Wave, Listen to Me! – Anime Review
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Synopsis: On a drunken night out to complain about an ex, Minare Koda absentmindedly shares too much information with a stranger from the radio station. The next morning, she’s shocked to hear her voice on the radio. Bursting into the station with intentions to justify her previous night’s rant quickly turns into an interview on-air and the offer to share her chaotic life with an unsuspecting audience! (Official Funimation Synopsis)
Review (Warning: Minor Spoilers to Follow):
Linny: Wave, Listen to me! starts strong with radio-centric themes. Heck, the series literally opens with Minare in the midst of a rather peculiar and unusual radio show where she’s acting out being attacked by a bear whilst reading write ins from the listeners. This sequence however, is a bit of a misleading move. Not only does it take some time before Minare truly becomes wrapped up in the world of radio, but even once the show gets going, it remains, unabashedly, the Minare Koda show. What I mean to say is that Wave, Listen to Me! is focused much more so on following Minare around and exploring the various misadventures she gets herself into, thanks largely to her brash attitude and lax approach to work responsibilities. Radio just happens to be one of those said adventures. Yes, we do get a peek now and again into the going ons at a smaller radio station, as well as even a quick look at how old school radio sound engineers came up with various sound effects on a budget. But at the end of the day, you are meant to be watching this show for Minare’s crazy hi-jinks and not so much radio based entertainment or an enlightenment as to the inner workings of the industry. Even with the opening and ending credits showcasing a large cast of characters, Wave remains largely fixated on Minare, further cementing that you should not pick this show or keep it on your watch list if you are not amused/entranced by Minare’s explosive personality early on.
Tom: To be fair, Wave, Listen to Me!’s best content is when Minare’s overbearing persona leads her straight into drama. While learning about radio can be fun, and is whenever the show decides to, however briefly, focus on that, what makes Wave, Listen to Me! a delight to watch is seeing Minare get mixed up in the sordid lives of those around her, and the way her boisterous personality often lands her in trouble. That said, Minare’s use is a double-edged sword, much as Linny described. Either you’re with this girl and her absurd self or you’re not. It doesn’t help matters either when Wave, Listen to Me! becomes perhaps too fixated on one particular vein of drama, really what sets off the whole show; Minare’s hang ups over her horribly selfish, man-child ex. Once we hit mid-season the show starts to obsess over this particular plot line to its detriment. Even after Minare finally thrashes herself free of said ex, and his effect on her mental health, we double back to rehash the ex-drama into one of the show’s experimental radio segments. This effort, besides giving audiences the, at this point, typical off-beat radio we expect, seems tailored to try and give Minare a catharsis to her ex-troubles. The double down might be fine if Minare was the kind of character to grow from it, but she’s not, and thus that then somehow doesn’t feel worth it, particularly as other drama offered throughout tends to feel so much more enthralling and hilarious, like when Minare accuses her kindly neighbor of assault and later an even worse crime.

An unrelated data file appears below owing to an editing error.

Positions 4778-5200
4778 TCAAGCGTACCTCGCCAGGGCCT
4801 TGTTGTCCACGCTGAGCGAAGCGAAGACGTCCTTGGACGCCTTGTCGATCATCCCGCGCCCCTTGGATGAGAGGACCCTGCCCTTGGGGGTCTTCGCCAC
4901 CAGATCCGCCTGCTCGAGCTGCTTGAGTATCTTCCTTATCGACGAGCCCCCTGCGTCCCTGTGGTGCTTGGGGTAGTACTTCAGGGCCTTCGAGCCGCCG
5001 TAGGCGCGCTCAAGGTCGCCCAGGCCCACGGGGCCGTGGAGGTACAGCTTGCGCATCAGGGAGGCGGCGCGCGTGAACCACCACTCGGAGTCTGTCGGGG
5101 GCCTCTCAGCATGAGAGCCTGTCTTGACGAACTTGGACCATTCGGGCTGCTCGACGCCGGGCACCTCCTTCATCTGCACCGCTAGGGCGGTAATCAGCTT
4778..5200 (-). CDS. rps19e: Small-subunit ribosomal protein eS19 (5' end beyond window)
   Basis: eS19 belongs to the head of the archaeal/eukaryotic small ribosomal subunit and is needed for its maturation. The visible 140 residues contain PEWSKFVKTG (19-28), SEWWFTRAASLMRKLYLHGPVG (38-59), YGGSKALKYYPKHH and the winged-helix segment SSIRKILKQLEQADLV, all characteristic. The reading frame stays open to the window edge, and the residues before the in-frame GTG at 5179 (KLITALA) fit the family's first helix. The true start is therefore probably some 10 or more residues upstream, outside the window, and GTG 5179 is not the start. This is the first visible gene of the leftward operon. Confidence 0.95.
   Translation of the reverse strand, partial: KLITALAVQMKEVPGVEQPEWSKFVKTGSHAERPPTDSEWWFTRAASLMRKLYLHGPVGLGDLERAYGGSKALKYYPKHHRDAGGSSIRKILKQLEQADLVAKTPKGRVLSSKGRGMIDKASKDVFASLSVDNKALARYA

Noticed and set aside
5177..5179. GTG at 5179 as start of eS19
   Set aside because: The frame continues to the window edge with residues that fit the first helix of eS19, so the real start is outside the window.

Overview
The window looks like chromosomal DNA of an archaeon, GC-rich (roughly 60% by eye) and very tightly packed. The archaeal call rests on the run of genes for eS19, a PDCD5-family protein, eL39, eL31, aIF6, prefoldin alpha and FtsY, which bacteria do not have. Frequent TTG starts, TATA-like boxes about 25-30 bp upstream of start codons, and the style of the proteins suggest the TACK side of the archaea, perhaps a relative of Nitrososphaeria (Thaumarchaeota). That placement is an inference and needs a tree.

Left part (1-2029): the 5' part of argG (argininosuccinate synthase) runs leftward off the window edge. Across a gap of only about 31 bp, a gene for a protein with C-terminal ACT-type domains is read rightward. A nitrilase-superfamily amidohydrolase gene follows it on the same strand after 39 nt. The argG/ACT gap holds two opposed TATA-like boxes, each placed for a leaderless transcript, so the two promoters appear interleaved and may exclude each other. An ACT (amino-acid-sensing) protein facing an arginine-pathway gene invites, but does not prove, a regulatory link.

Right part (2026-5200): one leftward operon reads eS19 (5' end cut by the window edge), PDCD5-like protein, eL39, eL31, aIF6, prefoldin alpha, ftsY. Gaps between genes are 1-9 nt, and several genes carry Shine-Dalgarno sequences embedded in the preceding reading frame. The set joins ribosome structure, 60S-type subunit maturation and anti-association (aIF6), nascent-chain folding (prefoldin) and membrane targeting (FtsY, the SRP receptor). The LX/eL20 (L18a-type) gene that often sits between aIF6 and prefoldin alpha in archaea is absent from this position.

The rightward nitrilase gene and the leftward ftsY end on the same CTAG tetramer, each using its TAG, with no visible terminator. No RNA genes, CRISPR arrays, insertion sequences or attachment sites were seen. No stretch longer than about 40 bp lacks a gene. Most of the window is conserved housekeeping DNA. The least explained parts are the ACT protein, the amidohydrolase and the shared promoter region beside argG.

Linny: Part of the trouble here might be that Minare herself can be a rather divisive character. She has a fiery, self obsessed, outspoken personality. This makes for great entertainment and drama on a purely fictional basis but view her with even a modicum of reality and she strays right across the line into unlikable. Some will likely find her grating as she spews self-centered selfish lines and occasionally even mildly homophobic sentiments. While others will find that very volatile personality of hers and the ensuing drama she constantly causes hilarious or perhaps as far as endearing. There will even be those who find themselves stuck somewhere in the middle, able to appreciate her at certain times and lose patience with her at others. She may spew negative and aggressive thoughts but is also quick to burst into tears and offer her undying devotion to those she deems pure and kind. To the show’s credit, it does constantly make her have to face the consequences of her actions or even be called out by other characters but even so, there’s a fair chance she might never win you over.
Tom: Trouble might also stem from simply how centered the series is on Minare. There’s quite a large cast of characters; from the man who pulls Minare into radio in the first place, Matou, to the kind and pure AD, Mizuho or perhaps Minare’s co-workers from her part-time job at a local restaurant, Nakahara and Makie. Each of these characters has their own narrative, with goals that the series clues us in on, but rarely gives true attention to. By the end of twelve episodes most plot lines, outside of Minare’s, are left hanging. We make only minimal progress with certain characters, or perhaps a big step or two with others, but ultimately none of these other stories are offered any kind of closer or significant attention. It’s frustrating because these additional characters ARE interesting. You want to know more, see their drama develop, and when that doesn’t really happen, it’s a let down. While Wave, Listen to Me! is based off an ongoing manga, one that is likely to come back to these threads, the anime leaves you feeling let down with these other characters, particularly if Minare isn’t totally your cup of tea.